Bills to watch


We are winding down committee hearings, which will largely conclude by Wednesday evening. If bills aren’t already on an agenda, chances of that bill passing this session are dropping dramatically. Here are some bills worth watching today: 


SB163, Campus Safety Amendments, is sponsored by Senator Jani Iwamoto, with House sponsor Rep. Lowry Snow, is the only piece of campus safety legislation that has been suggested, worked on and advocated for by students. It establishes a student-run independent commission for safety and equity, requires disaggregated Clery Act data report, and requires campus law enforcement and local law enforcement to automatically share complaints and reports to reduce burdens on survivors trying to report sexual assaults, stalking, hate crimes and more. It has been assigned to the Senate Education committee for its first hearing but has not yet been added to the agenda. 

SB205, Election Process Amendments by Senator Dan McCay would remove the requirement to allow signature gathering for political candidates to get on the ballot and would put the decision of caucus/convention or signatures exclusively into the hands of a political party. It’s this session’s version of a repeal of 2014’s SB54, a bill for which then-Rep. McCay sponsored in the House. It’s up in the Senate Revenue and Taxation Committee this morning.

SB62, Gubernatorial Transfer of Power by Senator Don Ipson is in front of the Senate Government Ops committee this morning. This bill addressed the transition between gubernatorial administrations, including security detail, temporary office space and the ability of the incoming administration to hire staff to assist with the transition.

HB96, Emergency Management Amendments, is sponsored by Rep. Suzanne Harrison in the House and Sen. Mike McKell in the Senate. It requires political subdivisions to designate an emergency manager and create an emergency operations plan that addresses “emergency preparedness, response, mitigation” and coordination with other emergency managers and officials. It passed out of the House and is being heard in Senate Government Ops this morning. 

HB330, Restorative Justice Definition, is sponsored by Rep. Andrew Stoddard in the House and Senator Todd Weiler in the Senate. It creates a definition of “restorative justice” to be used across the entire code and reads as follows: “Restorative justice” means an approach to community building, problem solving, and conflict resolution that values individual dignity, mutual respect, personal accountability,  inclusion, and collaboration to:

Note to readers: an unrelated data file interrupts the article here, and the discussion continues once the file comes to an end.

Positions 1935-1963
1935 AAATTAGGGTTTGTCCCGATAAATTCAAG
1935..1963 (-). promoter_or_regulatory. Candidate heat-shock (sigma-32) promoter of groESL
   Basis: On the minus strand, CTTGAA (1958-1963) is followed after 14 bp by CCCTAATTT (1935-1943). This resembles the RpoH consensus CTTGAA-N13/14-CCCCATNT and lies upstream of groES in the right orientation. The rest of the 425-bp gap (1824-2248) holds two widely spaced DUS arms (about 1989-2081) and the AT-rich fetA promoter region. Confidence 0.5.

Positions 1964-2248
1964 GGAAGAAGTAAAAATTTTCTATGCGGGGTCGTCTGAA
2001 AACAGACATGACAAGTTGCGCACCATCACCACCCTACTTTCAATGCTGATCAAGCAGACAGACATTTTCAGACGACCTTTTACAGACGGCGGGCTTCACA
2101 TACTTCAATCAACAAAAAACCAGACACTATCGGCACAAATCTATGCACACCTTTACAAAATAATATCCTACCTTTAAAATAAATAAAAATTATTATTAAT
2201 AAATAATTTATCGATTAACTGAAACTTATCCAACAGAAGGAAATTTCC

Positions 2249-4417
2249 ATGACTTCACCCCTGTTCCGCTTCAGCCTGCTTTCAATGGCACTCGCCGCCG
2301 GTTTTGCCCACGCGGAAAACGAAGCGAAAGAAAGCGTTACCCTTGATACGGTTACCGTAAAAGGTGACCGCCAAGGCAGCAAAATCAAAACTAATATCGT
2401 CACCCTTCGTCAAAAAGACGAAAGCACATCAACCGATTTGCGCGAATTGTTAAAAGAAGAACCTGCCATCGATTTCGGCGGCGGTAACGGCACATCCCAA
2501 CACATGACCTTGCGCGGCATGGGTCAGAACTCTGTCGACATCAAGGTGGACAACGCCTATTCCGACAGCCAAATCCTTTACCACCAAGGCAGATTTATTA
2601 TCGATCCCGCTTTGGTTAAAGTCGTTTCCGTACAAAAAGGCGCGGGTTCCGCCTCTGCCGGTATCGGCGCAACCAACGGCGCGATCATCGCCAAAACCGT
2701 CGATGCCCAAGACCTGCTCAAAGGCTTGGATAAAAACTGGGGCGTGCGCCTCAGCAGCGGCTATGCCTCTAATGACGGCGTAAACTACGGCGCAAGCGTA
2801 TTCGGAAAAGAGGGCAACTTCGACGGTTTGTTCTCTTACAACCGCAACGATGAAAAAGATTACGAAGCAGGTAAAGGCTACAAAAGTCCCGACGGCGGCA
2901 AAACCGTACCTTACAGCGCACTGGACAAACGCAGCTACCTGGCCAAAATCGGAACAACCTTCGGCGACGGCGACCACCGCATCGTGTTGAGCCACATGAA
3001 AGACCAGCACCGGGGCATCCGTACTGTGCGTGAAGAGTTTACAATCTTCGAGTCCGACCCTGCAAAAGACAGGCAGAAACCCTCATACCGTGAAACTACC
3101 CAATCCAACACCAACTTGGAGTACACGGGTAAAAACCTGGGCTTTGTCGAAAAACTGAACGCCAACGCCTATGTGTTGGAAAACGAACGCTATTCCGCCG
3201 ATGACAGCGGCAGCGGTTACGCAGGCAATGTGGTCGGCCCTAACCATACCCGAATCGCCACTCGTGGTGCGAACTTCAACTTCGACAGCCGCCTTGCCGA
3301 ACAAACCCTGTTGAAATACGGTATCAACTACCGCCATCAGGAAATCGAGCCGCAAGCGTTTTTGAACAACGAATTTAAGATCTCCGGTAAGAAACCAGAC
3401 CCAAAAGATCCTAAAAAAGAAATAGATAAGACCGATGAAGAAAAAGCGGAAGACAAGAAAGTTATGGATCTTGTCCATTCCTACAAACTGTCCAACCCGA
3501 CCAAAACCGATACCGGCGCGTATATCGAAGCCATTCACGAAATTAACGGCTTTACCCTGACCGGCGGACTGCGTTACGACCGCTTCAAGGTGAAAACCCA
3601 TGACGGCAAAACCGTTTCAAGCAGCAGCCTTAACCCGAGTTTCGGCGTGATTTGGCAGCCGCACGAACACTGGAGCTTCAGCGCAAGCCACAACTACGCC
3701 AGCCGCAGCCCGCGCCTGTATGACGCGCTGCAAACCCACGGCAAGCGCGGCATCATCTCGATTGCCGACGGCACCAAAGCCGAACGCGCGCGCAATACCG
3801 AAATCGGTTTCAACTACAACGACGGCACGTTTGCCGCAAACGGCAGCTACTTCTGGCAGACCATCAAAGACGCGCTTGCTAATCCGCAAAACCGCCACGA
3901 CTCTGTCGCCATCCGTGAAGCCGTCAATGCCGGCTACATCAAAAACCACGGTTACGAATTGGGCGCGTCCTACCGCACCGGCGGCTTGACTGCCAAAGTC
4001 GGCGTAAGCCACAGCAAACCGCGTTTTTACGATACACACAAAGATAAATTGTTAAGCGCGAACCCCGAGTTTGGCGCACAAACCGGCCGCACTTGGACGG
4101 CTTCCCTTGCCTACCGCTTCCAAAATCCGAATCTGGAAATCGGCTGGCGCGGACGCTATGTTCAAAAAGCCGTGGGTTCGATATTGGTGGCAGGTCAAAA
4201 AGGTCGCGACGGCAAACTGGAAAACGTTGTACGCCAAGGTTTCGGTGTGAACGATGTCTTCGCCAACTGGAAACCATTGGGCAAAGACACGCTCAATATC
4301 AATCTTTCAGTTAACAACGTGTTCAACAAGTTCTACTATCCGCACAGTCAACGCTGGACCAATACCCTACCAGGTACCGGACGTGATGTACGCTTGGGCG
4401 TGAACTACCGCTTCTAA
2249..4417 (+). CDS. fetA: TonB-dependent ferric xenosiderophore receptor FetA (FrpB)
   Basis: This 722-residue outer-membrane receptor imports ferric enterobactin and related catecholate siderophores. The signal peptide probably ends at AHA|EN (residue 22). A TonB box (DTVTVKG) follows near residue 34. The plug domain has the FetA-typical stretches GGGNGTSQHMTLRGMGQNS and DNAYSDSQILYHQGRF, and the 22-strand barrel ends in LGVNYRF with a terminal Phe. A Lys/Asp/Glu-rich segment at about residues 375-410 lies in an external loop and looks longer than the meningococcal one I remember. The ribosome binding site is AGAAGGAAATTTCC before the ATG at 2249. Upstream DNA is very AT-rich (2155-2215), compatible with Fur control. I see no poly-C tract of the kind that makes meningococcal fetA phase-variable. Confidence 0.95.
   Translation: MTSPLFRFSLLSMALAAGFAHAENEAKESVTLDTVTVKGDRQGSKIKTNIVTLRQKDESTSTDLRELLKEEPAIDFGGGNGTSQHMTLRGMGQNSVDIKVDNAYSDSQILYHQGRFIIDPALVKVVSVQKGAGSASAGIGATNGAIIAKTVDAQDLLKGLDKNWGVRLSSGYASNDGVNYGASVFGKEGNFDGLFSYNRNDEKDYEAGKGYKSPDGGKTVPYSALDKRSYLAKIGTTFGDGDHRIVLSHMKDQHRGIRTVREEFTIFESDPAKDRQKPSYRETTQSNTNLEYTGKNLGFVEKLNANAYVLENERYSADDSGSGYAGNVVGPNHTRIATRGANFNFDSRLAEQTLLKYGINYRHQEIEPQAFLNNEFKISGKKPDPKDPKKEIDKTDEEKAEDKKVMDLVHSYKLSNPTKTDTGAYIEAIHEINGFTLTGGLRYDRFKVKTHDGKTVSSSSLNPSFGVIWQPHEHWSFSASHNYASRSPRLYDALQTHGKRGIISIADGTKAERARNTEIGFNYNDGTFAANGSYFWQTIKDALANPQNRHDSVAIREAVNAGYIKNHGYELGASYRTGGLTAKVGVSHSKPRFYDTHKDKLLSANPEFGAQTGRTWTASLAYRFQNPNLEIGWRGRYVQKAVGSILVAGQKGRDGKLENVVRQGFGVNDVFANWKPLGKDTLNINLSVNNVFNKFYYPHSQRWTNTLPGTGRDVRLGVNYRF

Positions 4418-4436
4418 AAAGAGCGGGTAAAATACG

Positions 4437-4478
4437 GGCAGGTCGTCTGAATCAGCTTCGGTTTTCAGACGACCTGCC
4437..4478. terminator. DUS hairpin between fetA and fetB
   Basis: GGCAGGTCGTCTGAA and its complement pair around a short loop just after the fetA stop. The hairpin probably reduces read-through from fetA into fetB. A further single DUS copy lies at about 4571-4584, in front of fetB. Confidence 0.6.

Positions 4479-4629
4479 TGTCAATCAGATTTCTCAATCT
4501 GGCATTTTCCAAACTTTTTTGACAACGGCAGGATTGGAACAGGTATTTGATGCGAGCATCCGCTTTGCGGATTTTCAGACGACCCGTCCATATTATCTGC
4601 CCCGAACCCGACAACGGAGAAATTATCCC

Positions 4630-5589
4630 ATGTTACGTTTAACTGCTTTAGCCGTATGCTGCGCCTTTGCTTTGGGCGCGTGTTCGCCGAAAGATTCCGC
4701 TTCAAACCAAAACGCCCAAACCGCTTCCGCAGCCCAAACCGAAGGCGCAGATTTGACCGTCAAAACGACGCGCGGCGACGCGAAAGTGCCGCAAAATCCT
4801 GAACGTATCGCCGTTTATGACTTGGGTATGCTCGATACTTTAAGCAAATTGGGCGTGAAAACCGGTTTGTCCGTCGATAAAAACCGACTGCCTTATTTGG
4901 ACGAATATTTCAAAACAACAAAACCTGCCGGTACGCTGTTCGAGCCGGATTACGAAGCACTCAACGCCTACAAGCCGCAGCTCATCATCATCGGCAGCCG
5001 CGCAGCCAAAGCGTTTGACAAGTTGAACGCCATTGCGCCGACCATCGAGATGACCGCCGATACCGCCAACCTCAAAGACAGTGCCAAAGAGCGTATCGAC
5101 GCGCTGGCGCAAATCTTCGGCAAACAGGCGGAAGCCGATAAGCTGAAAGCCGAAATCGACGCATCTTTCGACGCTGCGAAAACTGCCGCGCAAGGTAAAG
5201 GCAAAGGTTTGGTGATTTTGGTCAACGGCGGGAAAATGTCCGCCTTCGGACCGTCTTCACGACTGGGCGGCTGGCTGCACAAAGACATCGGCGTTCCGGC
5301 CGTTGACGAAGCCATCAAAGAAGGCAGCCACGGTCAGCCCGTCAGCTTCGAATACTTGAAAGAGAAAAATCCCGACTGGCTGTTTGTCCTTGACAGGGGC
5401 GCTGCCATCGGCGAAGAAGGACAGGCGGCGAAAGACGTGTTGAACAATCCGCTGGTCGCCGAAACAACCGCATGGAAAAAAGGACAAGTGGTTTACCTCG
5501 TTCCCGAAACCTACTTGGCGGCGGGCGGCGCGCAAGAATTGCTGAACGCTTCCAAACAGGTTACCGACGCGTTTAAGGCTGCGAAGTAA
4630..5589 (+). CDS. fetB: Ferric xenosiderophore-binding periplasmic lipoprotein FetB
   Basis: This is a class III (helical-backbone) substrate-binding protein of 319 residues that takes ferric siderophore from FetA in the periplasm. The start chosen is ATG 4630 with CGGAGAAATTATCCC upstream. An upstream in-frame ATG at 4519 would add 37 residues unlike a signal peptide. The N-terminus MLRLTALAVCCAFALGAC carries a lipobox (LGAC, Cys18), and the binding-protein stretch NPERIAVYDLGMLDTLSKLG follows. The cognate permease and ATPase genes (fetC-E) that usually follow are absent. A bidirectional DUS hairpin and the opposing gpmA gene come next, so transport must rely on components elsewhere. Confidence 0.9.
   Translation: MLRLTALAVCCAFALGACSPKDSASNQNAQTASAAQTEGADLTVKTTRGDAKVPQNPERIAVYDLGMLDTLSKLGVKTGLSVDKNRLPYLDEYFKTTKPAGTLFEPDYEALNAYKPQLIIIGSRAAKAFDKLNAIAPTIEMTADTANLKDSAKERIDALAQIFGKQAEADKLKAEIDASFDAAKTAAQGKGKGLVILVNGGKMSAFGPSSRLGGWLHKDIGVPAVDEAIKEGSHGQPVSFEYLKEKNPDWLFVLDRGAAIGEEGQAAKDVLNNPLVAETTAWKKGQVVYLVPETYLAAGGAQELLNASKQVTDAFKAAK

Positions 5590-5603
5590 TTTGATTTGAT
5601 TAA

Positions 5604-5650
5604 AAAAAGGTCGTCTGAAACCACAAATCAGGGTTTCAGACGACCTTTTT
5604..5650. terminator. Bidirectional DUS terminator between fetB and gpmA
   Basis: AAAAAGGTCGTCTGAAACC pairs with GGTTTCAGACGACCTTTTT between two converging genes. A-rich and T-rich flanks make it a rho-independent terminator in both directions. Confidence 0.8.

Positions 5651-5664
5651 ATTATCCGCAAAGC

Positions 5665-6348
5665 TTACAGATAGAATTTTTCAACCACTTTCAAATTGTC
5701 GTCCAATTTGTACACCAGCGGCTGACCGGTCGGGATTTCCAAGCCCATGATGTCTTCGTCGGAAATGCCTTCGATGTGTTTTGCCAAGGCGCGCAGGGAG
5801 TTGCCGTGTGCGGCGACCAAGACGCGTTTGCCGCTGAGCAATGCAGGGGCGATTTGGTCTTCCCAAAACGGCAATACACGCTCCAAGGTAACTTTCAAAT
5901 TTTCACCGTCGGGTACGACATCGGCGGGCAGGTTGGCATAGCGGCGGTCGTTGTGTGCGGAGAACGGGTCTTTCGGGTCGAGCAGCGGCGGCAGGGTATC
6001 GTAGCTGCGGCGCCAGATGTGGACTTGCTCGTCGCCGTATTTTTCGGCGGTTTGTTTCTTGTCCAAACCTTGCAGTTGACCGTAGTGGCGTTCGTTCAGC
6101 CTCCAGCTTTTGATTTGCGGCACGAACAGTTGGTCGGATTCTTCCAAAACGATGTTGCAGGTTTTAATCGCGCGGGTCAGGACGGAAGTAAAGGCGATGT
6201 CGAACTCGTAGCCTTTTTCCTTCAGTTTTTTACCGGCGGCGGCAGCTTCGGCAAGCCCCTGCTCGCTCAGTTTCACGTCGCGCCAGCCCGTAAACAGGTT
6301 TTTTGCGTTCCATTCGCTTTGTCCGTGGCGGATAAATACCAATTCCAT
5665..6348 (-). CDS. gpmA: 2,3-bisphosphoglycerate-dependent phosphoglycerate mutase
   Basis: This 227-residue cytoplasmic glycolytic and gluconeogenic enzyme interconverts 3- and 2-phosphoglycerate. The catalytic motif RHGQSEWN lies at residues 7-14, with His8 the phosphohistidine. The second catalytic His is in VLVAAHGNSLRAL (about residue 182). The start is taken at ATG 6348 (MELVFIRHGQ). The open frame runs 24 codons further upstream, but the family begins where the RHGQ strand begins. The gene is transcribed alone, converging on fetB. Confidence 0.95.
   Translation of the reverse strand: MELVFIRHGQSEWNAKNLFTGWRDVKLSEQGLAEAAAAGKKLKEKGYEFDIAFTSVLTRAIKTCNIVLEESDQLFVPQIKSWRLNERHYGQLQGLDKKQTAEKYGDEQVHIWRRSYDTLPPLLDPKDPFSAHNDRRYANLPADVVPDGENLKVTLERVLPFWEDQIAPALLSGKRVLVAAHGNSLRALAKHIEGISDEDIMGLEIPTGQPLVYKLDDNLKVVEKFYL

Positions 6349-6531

1. build and restore relationships, repair harm, and create a more just and equitable environment in communities, schools, and the justice system; and
  2. promote facilitated and voluntary practices that may be used in lieu of or in addition to other approaches, including: community building circles; victim-offender conferences; family group conferences; and community conferences.”

The bill is being heard for the first time in the House Judiciary Committee this morning. 

HB334, Special Needs Training for Law Enforcement Amendments and HB301, Domestic Violence Training Amendments are both before the House Law Enforcement and Criminal Justice Committee this morning. HB334, sponsored by Rep. Steve Eliason, would require peace officer training to include training on autism spectrum disorder and other mental illnesses. HB301, sponsored by Rep. Candice Pierucci, would require domestic violence and lethality assessment training for law enforcement officers as well as reporting requirements.

HB193, Intimate Image Distribution Prohibition, is being heard in the Senate Economic Development and Workforce Services Committee this morning. Sponsored in the House by Rep. Karen Kwan and in the Senate by Sen. Todd Weiler, this bill defines unlawful distribution of a counterfeit intimate image and imposes penalties.